North Norfolk coast pathVaughan Sam/Shutterstock

4. There's a beach for all occasions

Broad, sandy beaches fit for lounging, sweeping dunes begging to be explored, shingle spits that crunch underfoot and untouched islands that can only be accessed by boat: north Norfolk’s ever-changing coastline boasts a wonderful variety of beaches.

The standout posterchild Holkham beach is regularly ranked as one of the best in the country – nearby Holkahm Hall, a magnificent 18th-century manor house, can be tied into a visit – while Wells, backed by pines and colourful beach huts, is a photographer’s dream.

Remote and wild, Scolt Head Island can only be reached by local ferry from Burnham Overy Staithe, which also has its own quiet, sandy beach a mile’s walk from town.

Coast Path North NorfolkNestor Bandirvskyy/Shutterstock

5. It's one of Britain's best bird-watching spots

To the untrained eye, north Norfolk’s coastline appears to be one continuous stretch of sprawling nature reserve. Actually, it’s made up of six protected areas: Cley, Scolt Head Island, Holme Dunes, Titchwell, Holkham, and Blakeney Point.

It’s this diverse mass of marsh, wetland and reed bed that make the area one of the best places in the UK for birdwatching. Norfolk Wildlife Trust’s visitor centre at Cley-next-the-Sea marshes, with its café and viewing platforms, is best for birdwatchers who like a brew and a bit of comfort. Up the coast on the western side, the salt and sea-water marshes between Titchwell and Brancaster, and Scolt Head Island are also good bets.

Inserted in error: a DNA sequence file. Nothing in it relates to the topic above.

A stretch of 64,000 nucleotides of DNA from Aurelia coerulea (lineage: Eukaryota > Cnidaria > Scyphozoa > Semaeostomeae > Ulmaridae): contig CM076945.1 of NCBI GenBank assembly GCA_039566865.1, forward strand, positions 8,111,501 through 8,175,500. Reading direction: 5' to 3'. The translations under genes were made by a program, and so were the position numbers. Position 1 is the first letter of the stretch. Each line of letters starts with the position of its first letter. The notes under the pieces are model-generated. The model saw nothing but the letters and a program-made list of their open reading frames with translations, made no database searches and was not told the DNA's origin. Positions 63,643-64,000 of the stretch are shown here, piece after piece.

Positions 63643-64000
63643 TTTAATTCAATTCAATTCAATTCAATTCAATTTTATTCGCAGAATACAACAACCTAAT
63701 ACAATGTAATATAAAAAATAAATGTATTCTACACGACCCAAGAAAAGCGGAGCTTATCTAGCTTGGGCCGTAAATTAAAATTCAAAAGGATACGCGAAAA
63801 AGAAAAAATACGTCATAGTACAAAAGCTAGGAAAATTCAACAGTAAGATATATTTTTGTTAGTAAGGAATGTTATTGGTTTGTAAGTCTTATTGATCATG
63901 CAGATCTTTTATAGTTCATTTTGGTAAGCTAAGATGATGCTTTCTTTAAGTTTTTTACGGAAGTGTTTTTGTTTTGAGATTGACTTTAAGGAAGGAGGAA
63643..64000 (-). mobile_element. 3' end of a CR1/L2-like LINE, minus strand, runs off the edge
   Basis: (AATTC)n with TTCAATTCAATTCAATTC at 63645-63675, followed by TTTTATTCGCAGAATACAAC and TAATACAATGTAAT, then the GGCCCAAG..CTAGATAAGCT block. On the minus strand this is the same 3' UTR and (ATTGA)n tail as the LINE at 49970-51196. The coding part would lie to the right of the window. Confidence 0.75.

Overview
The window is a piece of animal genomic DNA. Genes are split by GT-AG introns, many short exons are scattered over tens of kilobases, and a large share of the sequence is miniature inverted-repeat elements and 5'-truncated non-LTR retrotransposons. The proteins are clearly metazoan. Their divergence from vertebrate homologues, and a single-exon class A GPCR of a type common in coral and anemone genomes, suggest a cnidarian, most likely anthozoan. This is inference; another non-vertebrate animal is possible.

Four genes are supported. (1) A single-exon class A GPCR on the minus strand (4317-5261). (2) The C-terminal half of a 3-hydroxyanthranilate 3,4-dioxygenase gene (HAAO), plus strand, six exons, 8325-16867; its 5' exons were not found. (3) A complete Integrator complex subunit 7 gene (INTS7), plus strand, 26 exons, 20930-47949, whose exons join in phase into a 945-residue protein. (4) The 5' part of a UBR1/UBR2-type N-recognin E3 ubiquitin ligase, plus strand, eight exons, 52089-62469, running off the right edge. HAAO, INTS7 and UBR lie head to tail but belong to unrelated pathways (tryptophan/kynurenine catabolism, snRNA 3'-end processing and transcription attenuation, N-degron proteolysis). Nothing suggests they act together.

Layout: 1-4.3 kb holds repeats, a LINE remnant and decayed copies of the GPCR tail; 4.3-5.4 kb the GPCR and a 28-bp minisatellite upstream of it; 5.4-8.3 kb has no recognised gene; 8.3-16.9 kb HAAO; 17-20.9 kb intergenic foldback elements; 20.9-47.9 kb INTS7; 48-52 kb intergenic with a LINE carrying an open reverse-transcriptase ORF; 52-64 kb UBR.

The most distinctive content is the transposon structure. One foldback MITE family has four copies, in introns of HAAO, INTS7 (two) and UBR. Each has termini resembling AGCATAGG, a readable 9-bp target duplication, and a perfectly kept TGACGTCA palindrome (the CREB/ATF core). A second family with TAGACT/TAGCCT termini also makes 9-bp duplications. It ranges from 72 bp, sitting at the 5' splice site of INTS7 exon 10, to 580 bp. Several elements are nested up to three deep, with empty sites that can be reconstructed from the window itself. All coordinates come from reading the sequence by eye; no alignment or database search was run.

The best thing about Norfolk’s diverse birdlife, however, might just be the names. Black-tailed godwits and spotted redshanks arrive in spring, the marsh harrier comes in summer and winter brings huge flocks of migrating pink-footed geese, and Cetti's warblers and moustached bearded tits sing their cheerful songs year round.

Birds north NorfolkChris Moody/Shutterstock

6. You can walk in the footsteps of early humans and mammoths

If you thought Dorset’s Jurassic Coast had all the fascinating old stuff, think again. North Norfolk is a treasure trove of pre-history.

The oldest human footprints outside of Africa were discovered on a beach in Happisburgh. Estimated to be 800,000 years old, experts believe that the prints are evidence of early humans crossing over from Europe, back when the UK was still connected to the continent.

Sadly, the original footprints were eroded away not long after they were discovered in 2013. Still, you can retrace the steps of Britain’s first people by taking a stroll along the cliff-backed beach front.

Meanwhile, up the coast in West Runton, you’ll find the site where the largest ever complete mammoth skeleton was discovered in the 1990s. The initial find was made by a local couple who stumbled over the behemoth’s pelvic bone while out on a walk.

West RuntonRichard Bowden/Shutterstock

7. North Norfolk has incredible stargazing sites

Wondering why you’re stood in a dark field in the middle of the night? Look up. A relatively sparse population and a lack of large, built-up areas makes North Norfolk an incredible location for stargazing – on clear nights, it’s even possible to see the epic, creamy swirls of the Milky Way.

The sky quality here is so good that the area has recently been awarded two Dark Sky sites in Kelling Heath Holiday Park and Wiveton Downs – and these aren’t awarded lightly. Both are open to the public, although you may wish to call ahead to Kelling Heath as it is a working holiday park.